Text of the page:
Leah: A sense of fulfillment. Joy. Pride.



2.  Favorite actor and performance from this series?

Grace: Definitely Park Eun-bin! A lawyer with autism spectrum disorder is a challenging and tricky role to take on, but she managed to deliver it well. I like that she really prepared for this role by reading books and even consulting professors so she won’t offend anyone with her portrayal. Of course, not everyone liked her acting, but I think she did a great job一from her facial expressions (I just loved the way her face would brighten up whenever she had a eureka moment) to her timing and movements, and especially with the way she delivered her lines (hey, it’s not easy to memorize lines as complex and filled with jargons as those in her script!). 


Kate: It goes without saying that Park Eun-bin did a fantastic job as Attorney Woo, but I gradually fell in love with Kang Ki-yong’s character as Attorney Jung Myung-seok. His character made me reflect and really think about my mentors, who I want to be professionally, and who I want to be outside of my job. Kang Ki-yong did it in such a way that I felt his authority over his juniors, but there was that encouraging hand and the humility on his part.


Anna: Kang Ki Young, as his missing presence in ep 15 was tremendously felt. There was so much empathy in his character without being condescending to Park Eun-bin’s character. I also think Park Eun-bin did an excellent job.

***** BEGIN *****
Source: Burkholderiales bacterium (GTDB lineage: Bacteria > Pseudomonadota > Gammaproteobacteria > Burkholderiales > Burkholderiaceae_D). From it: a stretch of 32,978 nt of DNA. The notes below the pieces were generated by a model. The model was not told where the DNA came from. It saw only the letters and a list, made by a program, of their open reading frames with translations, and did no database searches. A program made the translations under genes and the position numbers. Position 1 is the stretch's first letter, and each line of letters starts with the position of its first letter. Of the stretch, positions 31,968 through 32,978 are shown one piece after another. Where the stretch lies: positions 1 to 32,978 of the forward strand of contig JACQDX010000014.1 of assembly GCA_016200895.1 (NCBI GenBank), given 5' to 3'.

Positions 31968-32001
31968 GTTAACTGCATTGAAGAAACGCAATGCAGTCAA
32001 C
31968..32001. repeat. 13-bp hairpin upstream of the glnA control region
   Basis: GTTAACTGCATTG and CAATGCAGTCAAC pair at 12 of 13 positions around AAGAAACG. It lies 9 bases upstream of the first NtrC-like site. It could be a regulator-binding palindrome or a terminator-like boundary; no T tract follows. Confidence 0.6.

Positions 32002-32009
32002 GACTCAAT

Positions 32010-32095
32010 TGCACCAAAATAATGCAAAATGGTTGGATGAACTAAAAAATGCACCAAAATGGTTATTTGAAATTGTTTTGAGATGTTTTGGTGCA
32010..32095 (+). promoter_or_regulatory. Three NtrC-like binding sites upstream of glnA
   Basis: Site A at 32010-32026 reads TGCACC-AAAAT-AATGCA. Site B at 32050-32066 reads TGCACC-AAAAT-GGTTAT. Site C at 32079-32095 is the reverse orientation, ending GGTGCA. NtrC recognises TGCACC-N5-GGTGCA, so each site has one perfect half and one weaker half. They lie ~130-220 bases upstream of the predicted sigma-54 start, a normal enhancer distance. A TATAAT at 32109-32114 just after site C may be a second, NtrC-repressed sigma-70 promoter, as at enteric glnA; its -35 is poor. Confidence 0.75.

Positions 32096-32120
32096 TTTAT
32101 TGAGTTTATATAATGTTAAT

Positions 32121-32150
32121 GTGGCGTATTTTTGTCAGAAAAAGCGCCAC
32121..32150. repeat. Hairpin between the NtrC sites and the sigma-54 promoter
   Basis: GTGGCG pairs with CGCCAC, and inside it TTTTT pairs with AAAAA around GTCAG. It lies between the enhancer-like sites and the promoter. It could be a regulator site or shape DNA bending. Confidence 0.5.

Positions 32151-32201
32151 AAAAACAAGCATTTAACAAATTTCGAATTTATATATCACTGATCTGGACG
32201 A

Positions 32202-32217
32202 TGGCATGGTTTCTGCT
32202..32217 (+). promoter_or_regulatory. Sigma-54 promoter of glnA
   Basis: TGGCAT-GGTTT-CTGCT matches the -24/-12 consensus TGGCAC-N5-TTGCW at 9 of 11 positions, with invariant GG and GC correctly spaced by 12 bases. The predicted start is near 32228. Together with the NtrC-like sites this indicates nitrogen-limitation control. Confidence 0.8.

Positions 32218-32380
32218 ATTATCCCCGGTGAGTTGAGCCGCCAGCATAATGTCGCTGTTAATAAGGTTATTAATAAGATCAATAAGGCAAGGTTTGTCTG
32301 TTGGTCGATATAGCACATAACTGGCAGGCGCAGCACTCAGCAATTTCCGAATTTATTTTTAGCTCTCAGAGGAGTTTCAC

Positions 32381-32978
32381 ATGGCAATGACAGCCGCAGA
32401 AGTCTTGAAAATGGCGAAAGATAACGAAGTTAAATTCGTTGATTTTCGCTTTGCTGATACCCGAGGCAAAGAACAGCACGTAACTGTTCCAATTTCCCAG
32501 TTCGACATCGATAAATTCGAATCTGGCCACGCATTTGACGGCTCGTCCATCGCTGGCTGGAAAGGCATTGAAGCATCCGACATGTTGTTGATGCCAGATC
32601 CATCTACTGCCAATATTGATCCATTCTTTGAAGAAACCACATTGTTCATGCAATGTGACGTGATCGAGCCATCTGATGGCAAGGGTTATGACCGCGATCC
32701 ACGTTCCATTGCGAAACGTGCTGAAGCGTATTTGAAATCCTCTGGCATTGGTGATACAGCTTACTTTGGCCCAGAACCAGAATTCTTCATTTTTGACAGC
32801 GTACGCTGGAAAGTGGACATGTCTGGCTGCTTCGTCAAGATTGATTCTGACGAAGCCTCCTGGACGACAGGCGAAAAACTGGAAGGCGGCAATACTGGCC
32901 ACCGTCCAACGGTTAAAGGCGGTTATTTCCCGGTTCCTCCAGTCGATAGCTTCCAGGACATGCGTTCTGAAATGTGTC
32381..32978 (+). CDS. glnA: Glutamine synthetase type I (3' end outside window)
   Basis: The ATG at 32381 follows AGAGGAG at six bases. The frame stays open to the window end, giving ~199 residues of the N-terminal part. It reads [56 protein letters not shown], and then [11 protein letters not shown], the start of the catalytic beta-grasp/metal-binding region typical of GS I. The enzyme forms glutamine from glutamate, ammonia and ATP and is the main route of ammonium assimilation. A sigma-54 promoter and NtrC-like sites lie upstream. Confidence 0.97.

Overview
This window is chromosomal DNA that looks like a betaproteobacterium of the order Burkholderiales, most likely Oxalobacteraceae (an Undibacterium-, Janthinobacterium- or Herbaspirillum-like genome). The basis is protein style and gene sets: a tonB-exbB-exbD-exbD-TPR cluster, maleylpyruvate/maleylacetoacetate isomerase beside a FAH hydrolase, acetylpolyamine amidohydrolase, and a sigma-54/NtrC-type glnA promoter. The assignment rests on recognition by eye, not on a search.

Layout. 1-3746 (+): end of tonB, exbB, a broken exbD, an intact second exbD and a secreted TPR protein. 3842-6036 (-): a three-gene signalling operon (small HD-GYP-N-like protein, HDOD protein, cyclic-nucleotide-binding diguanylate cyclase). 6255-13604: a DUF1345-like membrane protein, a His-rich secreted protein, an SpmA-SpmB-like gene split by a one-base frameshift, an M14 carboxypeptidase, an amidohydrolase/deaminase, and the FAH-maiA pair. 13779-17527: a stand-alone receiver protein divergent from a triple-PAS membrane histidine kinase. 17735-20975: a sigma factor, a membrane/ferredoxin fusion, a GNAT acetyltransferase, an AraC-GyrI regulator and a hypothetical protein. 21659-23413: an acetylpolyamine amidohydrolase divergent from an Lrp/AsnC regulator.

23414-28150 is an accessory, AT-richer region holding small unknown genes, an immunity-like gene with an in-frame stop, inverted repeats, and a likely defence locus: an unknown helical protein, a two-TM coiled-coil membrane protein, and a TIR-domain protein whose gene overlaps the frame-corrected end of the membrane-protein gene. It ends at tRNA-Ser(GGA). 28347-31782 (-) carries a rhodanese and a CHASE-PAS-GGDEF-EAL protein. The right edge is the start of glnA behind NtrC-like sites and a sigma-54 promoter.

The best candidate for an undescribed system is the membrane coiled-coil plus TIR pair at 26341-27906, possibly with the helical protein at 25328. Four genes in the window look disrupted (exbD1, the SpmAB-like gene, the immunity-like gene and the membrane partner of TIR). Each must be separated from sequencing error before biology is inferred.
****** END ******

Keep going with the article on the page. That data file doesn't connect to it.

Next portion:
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Justin: Hands down, Park Eun-bin as Attorney Woo just completely knocked it out of the park. She treated the role so lightly and with sensitivity, shining a light on the struggles of those on the autism spectrum, while not making it her entire character’s identity. Because, beyond the autism, she is a beautiful, fun-loving, and kind person, and Eun-bin was able to portray this in her different scenes and moments throughout the show… even the smallest ones! 


Another favorite of mine is Attorney Jung (played by Kang Ki-young) because, as he guides and nurtures his young team at Hanbada, he gives a calm, reassuring support to the characters, and acts somewhat as a father figure in a great way. He offers a few nuggets of wisdom that I resonated with. As someone who struggles with mental health, too, a quote by him struck me. He said, “Having a mental or physical disorder doesn’t mean they’re mentally unfit. It’s only if the incapacity of one’s ability to discern things and make decisions that they’re considered to be mentally unfit.” That was empowering for me, and to see how Attorney Woo also benefited from hearing that, remembering that we have control on how we react and relate to the world, was a powerful thing for me.